If you are looking for some advice beyond FiscalGeek which I highly recommend you can frequent some of my fellow writers in the left sidebar who will offer a collection of helpful advice all of their own. Head out to your local bookstore or order online two of my favorite books. The Total Money Makeover: A Proven Plan for Financial Fitness a fantastic start through most of these steps. And for those looking for more towards investing The Bogleheads’ Guide to Investing I have found no better primer for most any investing related topic.

That’s it. START! Get out there and start winning and be sure to share your success stories with us heree.

Photo Courtesy Jon_Marshall

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{ 9 comments… read them below or add one }

Kevin@OutOfYourRut 2010/03/08 at 7:22 am

I totally agree that getting started is the single most important step with anything. But it’s also important not to spread ourselves too thin by taking on too many plans.

We’re all creatures of habit, and the more we deviate from those habits, the lower the chance of success in implementing change. Best to take on one plan–debt reduction, budgeting, whatever–focus all attention on that one, and then take on new plans only after the first becomes a habit that we no longer need to force ourselves to do.

As I’ve gotten older, I’ve come to see realize that multi-tasking, however necessary it may be in many situations, is NOT OUR FRIEND when we’re trying to accomplish anything life transforming.
.-= Kevin@OutOfYourRut´s last blog ..Build Savings or Payoff Debt ““ Which Comes First? =-.

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paul 2010/03/08 at 9:00 am

Absolutely agree Kevin, the only way I’ve been able to make headway with my goals is some serious singular focus otherwise it’s too easy to get overwhelmed.

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Matt Jabs 2010/03/08 at 8:08 am

Those who never start and never try never finish and never succeed.

I find that there are two big hurdles… starting, as mentioned here, and maintaining. After you’re a year into the process maintaining can get tough. How can we keep ourselves motivated? Make sure you reward yourselves for each milestone reached, and automate your finances… set your savings and your debt repayment on autopilot so most of it happens with no monthly effort from you.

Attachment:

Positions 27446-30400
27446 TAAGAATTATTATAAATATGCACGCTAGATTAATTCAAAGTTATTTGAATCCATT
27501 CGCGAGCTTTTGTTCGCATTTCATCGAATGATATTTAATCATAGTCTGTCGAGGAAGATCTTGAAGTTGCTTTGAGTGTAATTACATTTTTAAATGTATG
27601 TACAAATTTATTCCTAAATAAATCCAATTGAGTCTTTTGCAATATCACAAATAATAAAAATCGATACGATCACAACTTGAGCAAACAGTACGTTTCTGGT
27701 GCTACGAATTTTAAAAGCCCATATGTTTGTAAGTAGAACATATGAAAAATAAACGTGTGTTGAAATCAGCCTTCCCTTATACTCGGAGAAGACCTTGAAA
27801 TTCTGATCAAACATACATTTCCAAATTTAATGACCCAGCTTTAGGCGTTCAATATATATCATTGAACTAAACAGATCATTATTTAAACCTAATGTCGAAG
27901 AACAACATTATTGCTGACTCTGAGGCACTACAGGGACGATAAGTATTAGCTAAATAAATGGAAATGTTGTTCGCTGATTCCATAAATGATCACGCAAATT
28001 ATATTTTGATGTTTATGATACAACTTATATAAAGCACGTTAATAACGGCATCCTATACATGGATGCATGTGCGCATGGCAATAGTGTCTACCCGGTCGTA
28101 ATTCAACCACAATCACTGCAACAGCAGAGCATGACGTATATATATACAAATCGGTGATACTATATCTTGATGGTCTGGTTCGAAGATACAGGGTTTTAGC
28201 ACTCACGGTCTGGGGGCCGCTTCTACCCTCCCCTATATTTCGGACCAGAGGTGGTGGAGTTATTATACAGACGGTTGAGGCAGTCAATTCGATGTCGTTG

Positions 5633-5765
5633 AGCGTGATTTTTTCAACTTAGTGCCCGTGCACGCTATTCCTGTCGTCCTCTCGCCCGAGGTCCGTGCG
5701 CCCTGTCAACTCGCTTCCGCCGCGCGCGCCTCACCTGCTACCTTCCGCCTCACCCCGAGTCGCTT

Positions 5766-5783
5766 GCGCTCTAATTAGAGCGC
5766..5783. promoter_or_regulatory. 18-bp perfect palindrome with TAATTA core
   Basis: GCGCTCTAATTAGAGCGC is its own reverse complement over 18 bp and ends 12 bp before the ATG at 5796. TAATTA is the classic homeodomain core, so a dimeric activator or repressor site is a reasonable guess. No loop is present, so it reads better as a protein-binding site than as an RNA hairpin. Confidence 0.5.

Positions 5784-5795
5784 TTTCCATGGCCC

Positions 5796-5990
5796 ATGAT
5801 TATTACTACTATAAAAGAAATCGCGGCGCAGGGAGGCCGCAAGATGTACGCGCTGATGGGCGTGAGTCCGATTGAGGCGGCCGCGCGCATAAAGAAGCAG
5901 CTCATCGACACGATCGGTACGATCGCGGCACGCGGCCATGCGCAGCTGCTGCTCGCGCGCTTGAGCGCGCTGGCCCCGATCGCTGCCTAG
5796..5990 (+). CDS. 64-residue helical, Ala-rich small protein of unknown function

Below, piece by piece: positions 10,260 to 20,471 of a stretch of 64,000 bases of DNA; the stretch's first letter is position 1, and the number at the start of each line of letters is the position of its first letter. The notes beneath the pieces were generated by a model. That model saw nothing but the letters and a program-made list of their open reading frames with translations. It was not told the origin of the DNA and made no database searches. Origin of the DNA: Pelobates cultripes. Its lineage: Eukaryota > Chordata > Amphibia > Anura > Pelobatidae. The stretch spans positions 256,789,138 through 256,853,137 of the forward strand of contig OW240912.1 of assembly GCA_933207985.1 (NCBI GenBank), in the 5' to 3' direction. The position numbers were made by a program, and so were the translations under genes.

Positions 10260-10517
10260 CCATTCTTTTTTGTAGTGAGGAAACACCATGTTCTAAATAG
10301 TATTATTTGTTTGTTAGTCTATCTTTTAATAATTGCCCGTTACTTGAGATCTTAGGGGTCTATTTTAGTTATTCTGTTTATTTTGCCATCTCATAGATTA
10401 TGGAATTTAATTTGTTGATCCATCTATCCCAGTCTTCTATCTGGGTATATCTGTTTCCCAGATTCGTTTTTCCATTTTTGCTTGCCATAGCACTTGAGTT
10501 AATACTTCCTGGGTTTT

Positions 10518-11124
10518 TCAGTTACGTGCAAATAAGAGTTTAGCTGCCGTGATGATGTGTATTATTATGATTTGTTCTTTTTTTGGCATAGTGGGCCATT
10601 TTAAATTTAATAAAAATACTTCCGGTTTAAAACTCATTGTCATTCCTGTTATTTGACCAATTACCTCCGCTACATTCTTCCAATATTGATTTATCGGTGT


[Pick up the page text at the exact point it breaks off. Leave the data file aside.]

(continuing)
.-= Matt Jabs´s last blog ..DFA Weekly Link Rally: What is your favorite bank? =-.

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paul 2010/03/08 at 8:59 am

Well said Matt and you alluded to the second portion of next weeks post, great minds I tell you what.

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Forex Manager 2010/03/08 at 5:20 pm

Starting young and early can definitely give a person an advantage as he gets more leverage and becomes open to more options early in his life. Plus, the idea of inculcating the right financial values to young people cannot be over-stressed.
.-= Forex Manager´s last blog ..Isunia: Steady Rise =-.

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myfinancialobjectives 2010/03/09 at 4:49 pm

Great points! Though it was not the focus of your topic, I really liked the Word about failure bit. I would ALWAYS (OK mostly) rather try something and fail to have never of tried at all. That’s how we learn and grow as individuals! So yes, do not be afraid of failure, it’s lessons for your next endeavor.
.-= myfinancialobjectives´s last blog ..Chile Earthquake =-.

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Tom @ Canadian Finance Blog 2010/03/10 at 8:34 am

Good point about just simply STARTING something. While I’m as guilty about procrastination as anyone, my best successes have come from things and didn’t sit around and over think… I just did.
.-= Tom @ Canadian Finance Blog´s last blog ..A Quick QuickTax Online Review =-.

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Kyle C. 2010/03/11 at 9:21 pm

It is funny how so many people forget that the biggest step is starting on the path. I know starting changed my perception for ever, that and education. The availability of free education (your library) is an awesome thing to have on your side.
.-= Kyle C.´s last blog ..A Lesson in Customer Service =-.

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Raul Yanda 2010/06/24 at 2:51 am

I confess, I have not been on this blog in a long time. nonetheless it absolutely was yet another pleasure to see your great content.